When I was a student at UCLA, I loved walking around North Campus, looking at the lofty brick buildings. I had the idea that they were filled with knowledge, and maybe I would glean some just by being there. I wasn’t that interested in studying though. I mostly used Powell Library as a place to nap between classes (the couches in the library were especially comfy). I liked the thought of academia more than the reality, and I figured out how to just do enough to get by without having to delve too deep. It’s funny how we realize things in retrospect.
I just started Jonah Lehrer’s Proust Was a Neuroscientist. In the book Lehrer talks about writers, artists, and philosophers who discovered truths about the human mind that science is now only re-discovering. People nowadays believe that we can’t find truth unless it can be quantified or calculated. But science can only get you so far. It can explain our mind in terms of synapses firing and electrical cells, but this isn’t how we explain the world. This is why we need art. It fills in the blanks to create our reality. Lehrer examines several artists, writers, and philosophers to see how they were actually debating the truths that science is now proving.
In the first section on Walt Whitman, Lehrer goes into detail about Whitman’s central theme – that the body and the mind are fused as one, and that our emotions and feelings begin in the flesh. Neuroscience now knows what Whitman was talking about is true: Our feelings are actually rooted in the movements of our muscles and the palpitations of our insides. Our experience being human is the unity of the body and mind.
“That fragile unity – this brief parenthesis of being – is all we have. Celebrate it.”
I was reminded of studying Whitman in school. I was an English major at UCLA. I took all the classics – Milton, Shakespeare, Whitman, Hemingway, Steinbeck, Dickens… and I didn’t “get” it. I wondered why I was studying these old dead white guys. I thought, what does Shakespeare’s Sonnet XVIII have to do with anything? I was concerned about myself in my life, social dynamics, fraternity parties, hanging out with friends, and not much more. I especially rebelled because of the idea that I was a feminist, and what could I possibly learn from these men? They were completely different than me, and lived in a completely different time. What do they know?
My father, who was also an English major at UCLA, would always quip the age-old cliche, “The battles in academia are so fierce because the stakes are so low.” I always took it to mean that fighting over something like the placement of a comma, or the meaning of an apostrophe in a poem really had no impact in the grand scheme of things. People are dying every day of starvation, dehydration, war, disease, and a myriad of other issues that seem so big that the impact hardly reaches us. And there I was, being taught what dead old white guys think, by half-dead old white guys. No wonder I wasn’t interested.
But after reading the section on Whitman in Lehrer’s book, I realized that the reason the battles in academia are so fierce is because these academics are debating over the nature of truth. Whitman’s poetry might seem pretty on face value, but he was theorizing about our beliefs, values, and spirituality. He was writing about the very nature human existence. What fiercer battle is there over the meaning of life and truth?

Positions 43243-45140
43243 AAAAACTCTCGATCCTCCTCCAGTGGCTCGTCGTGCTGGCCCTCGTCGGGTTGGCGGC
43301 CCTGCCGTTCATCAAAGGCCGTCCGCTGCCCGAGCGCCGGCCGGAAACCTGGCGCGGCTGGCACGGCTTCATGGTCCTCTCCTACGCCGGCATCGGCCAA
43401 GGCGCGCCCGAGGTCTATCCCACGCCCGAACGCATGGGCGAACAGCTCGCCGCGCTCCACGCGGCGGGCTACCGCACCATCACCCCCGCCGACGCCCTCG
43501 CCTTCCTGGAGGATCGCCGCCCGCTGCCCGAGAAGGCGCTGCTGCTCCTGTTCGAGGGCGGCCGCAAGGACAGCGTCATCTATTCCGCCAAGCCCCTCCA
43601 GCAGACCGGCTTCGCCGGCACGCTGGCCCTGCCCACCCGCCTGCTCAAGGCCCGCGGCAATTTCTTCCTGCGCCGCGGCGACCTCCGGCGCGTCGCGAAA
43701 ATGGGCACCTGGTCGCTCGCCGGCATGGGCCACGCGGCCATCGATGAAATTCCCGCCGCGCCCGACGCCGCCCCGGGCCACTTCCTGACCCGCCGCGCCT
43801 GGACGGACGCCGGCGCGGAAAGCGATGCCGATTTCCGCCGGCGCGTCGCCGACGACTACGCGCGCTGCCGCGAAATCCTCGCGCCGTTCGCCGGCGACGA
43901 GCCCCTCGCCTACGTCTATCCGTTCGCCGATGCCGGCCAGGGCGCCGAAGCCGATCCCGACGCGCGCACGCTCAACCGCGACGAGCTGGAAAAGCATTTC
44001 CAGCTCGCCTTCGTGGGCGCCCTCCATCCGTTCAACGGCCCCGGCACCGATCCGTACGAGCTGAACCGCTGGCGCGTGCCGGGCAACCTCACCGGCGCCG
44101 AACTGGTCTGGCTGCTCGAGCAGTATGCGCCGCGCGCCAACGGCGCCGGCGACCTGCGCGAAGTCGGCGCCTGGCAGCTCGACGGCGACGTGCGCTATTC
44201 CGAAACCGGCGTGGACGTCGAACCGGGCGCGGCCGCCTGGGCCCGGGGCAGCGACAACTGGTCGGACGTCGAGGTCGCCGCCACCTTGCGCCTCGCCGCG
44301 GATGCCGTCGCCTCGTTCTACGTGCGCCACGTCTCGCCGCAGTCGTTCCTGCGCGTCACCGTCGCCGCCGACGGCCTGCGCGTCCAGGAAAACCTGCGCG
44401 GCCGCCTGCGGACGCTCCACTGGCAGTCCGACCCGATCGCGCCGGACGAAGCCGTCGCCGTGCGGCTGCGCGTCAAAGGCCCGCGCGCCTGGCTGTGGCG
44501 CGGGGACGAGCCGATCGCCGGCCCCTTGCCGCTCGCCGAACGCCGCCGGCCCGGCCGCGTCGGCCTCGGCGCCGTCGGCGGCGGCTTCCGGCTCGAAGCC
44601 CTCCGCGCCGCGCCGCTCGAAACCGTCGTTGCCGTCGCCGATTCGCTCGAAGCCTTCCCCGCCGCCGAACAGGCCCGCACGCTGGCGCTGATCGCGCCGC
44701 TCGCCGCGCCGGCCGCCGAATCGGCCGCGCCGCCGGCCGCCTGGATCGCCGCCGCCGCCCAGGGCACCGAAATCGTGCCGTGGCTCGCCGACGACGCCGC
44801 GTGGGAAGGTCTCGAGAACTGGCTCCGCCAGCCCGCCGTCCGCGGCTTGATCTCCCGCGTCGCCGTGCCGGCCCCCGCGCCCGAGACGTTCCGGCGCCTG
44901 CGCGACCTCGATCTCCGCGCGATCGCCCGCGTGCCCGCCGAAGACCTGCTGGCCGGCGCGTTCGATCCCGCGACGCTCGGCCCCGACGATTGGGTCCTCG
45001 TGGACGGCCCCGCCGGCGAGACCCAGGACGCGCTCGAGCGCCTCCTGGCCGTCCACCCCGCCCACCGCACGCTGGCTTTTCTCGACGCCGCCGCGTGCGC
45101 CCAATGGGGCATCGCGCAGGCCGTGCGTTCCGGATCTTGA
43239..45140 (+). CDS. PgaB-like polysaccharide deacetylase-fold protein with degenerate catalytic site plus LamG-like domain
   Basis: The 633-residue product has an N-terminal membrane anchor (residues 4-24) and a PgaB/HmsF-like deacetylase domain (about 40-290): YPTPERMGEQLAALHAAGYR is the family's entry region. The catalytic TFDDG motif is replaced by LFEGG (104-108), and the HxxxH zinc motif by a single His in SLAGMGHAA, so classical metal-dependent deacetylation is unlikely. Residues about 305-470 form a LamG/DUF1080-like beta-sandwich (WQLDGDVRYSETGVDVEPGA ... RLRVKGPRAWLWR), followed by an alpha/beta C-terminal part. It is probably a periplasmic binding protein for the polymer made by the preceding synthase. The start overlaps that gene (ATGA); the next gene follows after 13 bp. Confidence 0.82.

In neuro-linguistic programming (NLP), we learn that there are seven levels of change. Going from easiest to change to hardest to change, the levels are: environment, behaviors, skills, values, identity, and spirituality. It is rather easily to change your environment, but significantly harder to change your ideas about God and who you are as a person. Academics are fiercely debating what seems rather trivial in the grand scheme of things because what they are debating ties to their central core beliefs, values, identity as a being, and the nature of the universe and God. Debating poetry is entirely personal, whereas the issues that seem to be more important, like genocide or famine, are not personal unless you make them personal. Unless we see and experience the horrific things that are going on in the world, they remain hypothetical, and we are able to distance ourselves in our mind. Poetry, literature, and art, on the other hand, is extremely personal, and we cannot separate ourselves from the aesthetic experience and what it means to us. There is a great deal of emotion tied up in these beliefs. ”The intensity of feeling is inversely proportional to the value of the stakes at issue,” said Sayre.
But maybe these dead old white guys were on to something. I tend to question any institution, and especially our university system where we are learning about everything from a eurocentric, male viewpoint. But it doesn’t mean we can’t learn from their works, understanding their biases, and expand on it with our own sense of truth. How are we to learn about and create anything new if not for the ability to collaborate and expand on others’ work?
As Robin Williams said in Dead Poets’ Society:
“We don’t read and write poetry because it’s cute. We read and write poetry because we are members of the human race. And the human race is filled with passion. And medicine, law, business, engineering, these are noble pursuits and necessary to sustain life. But poetry, beauty, romance, love, these are what we stay alive for. To quote from Whitman, “O me! O life!… of the questions of these recurring; of the endless trains of the faithless… of cities filled with the foolish; what good amid these, O me, O life?” Answer. That you are here – that life exists, and identity; that the powerful play goes on and you may contribute a verse. That the powerful play *goes on* and you may contribute a verse. What will your verse be?”
What will your verse be?